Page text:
- I missed the privacy of a sketchbook. I’ve learned to hold a sketchbook so no one can really see what I’m doing but me. Not so with single sheets! Paper on a clipboard doesn’t attract a crowd like an easel (thankfully!), but I was still a bit self-conscious. I couldn’t have handled this when I was a beginner, but I think I can deal with it now. Still, I missed my incognito sketchbook.
- I didn’t want to use my “good paper” for quick travel notes and on-the-go sketches. Sheesh, you’d think I could find a happy medium here, but I really struggled/struggle with this mindset. By Day 3, I had quit carrying paper and began toting around a small Tomoe River journal (in the photo above) for daily notes and quick sketches. Later that evening, I used those notes and sketches to compile my daily journal page. Old habits die hard!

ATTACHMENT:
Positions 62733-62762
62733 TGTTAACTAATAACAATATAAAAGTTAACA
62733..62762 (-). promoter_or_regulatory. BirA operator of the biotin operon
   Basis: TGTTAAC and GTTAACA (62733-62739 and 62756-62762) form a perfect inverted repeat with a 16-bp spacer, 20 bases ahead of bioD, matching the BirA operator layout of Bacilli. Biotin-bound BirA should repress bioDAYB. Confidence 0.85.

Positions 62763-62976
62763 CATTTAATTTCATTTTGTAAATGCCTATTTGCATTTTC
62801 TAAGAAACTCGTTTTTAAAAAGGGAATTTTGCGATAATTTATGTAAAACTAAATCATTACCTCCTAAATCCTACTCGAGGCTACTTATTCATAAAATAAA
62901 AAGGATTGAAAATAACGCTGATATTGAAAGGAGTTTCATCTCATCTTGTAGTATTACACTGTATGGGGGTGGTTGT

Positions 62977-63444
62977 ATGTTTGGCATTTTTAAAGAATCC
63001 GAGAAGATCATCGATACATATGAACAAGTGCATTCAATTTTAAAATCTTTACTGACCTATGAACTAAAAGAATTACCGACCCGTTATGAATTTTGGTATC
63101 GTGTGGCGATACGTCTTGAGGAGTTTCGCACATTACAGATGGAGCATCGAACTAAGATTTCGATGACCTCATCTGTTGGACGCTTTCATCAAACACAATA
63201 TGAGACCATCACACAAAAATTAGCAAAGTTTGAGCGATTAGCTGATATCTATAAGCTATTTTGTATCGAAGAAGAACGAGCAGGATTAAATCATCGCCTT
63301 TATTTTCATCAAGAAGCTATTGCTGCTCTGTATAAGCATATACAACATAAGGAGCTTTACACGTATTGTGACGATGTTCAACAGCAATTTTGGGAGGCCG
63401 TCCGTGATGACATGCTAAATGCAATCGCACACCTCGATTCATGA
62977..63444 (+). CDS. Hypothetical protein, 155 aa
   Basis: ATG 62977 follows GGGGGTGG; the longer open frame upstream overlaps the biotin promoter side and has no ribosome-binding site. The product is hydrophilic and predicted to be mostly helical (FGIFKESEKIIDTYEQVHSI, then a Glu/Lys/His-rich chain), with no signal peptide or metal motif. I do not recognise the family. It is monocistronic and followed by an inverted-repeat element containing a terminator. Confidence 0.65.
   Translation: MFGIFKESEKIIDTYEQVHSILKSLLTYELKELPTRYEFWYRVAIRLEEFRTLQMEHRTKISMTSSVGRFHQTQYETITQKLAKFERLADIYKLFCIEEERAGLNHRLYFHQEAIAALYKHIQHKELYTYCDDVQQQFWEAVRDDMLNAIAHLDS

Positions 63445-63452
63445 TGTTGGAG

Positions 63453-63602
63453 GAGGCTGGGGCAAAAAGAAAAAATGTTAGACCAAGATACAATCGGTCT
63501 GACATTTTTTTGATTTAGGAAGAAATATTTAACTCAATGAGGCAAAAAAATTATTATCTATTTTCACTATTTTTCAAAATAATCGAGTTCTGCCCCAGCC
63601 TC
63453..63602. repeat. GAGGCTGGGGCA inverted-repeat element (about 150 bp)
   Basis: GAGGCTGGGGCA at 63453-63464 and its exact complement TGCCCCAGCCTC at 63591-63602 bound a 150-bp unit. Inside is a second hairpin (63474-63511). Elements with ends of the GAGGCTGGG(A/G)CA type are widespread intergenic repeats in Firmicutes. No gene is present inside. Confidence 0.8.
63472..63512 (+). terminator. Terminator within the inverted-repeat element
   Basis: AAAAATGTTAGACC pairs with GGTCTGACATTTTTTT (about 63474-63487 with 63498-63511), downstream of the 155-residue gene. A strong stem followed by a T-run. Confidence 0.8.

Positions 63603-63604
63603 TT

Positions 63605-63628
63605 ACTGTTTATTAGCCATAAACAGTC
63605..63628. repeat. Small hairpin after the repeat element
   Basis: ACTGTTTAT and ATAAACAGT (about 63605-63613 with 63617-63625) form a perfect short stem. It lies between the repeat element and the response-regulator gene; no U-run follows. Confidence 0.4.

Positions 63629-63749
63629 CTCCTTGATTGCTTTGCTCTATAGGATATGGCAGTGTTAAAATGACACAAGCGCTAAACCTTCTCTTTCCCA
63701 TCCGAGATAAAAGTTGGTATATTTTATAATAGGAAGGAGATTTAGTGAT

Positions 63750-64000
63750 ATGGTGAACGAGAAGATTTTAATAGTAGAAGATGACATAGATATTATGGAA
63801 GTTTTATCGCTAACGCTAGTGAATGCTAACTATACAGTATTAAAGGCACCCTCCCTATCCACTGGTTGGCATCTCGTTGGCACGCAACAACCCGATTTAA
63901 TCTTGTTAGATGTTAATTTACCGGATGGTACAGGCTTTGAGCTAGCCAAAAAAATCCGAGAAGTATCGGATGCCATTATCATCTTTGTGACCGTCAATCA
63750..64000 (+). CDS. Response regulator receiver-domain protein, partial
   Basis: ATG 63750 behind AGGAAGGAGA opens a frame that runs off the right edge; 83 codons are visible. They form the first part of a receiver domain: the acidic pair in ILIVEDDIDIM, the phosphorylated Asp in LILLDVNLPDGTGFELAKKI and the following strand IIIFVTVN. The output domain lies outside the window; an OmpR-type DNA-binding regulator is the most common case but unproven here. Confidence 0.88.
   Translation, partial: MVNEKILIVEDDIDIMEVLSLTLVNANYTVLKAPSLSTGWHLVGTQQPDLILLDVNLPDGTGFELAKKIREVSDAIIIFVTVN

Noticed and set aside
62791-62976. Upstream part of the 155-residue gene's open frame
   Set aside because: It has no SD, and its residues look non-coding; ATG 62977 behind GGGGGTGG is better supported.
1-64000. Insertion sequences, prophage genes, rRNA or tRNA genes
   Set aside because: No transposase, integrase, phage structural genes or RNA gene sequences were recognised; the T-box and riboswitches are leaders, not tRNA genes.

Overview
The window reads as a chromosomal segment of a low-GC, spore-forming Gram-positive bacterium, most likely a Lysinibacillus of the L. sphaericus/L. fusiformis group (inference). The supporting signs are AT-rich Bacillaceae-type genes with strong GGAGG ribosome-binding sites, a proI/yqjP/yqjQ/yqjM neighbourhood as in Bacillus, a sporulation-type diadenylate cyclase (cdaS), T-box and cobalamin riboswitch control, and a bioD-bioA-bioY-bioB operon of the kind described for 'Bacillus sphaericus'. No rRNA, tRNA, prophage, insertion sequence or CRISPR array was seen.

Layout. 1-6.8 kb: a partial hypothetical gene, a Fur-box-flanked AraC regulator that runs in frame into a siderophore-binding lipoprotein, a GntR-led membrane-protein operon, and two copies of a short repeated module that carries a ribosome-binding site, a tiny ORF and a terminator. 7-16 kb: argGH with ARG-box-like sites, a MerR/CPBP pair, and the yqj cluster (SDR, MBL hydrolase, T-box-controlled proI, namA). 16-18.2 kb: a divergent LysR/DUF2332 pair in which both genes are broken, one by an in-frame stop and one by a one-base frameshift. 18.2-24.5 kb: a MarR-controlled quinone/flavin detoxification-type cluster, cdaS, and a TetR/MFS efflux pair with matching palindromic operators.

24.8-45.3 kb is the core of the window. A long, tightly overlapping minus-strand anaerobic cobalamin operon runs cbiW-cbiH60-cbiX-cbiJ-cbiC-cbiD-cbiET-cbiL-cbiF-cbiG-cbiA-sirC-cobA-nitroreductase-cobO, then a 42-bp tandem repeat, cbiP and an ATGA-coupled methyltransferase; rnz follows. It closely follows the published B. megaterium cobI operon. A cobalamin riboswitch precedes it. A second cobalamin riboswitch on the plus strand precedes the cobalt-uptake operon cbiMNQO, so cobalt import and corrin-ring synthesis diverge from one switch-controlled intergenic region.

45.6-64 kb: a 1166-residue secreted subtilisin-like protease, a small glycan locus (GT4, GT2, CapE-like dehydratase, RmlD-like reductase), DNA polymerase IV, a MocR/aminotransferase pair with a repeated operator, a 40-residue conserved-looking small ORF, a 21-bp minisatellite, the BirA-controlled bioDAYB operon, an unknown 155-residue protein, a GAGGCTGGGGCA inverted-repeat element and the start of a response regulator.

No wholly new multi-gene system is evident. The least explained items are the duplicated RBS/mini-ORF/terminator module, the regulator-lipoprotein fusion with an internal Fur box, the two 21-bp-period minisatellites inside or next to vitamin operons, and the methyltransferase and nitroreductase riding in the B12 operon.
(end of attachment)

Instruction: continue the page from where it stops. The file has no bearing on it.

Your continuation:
Will I Stay Sans Sketchbook?
This experiment certainly isn't over. I really want to invest more in this idea and give myself a longer adaption period. Just like forming any new habit, all my Sans Sketchbook Experiment may need is time.
I may continue to carry individual sheets but also carry a thin journal that I use for quick sketches and notes. If I'm working on pages that I want to keep together, I'll have to learn to leave a margin for binding.
I think I'm onto something good if I can figure out how to make it work for me. Game on!
However, I'd rather be sketching & painting than spending inordinate amounts of time trying to figure out a setup.
If I can't adapt within a reasonable timeframe, I have my eye on this sketchbook at Ken Bromley (but oy vey that price!) or this more affordable spiral-bound version at Jackson's Art. If I don't enjoy the transition to single sheets, I plan to try one of these beauties or figure out a simple way to bind my own.
Back to the drawing board!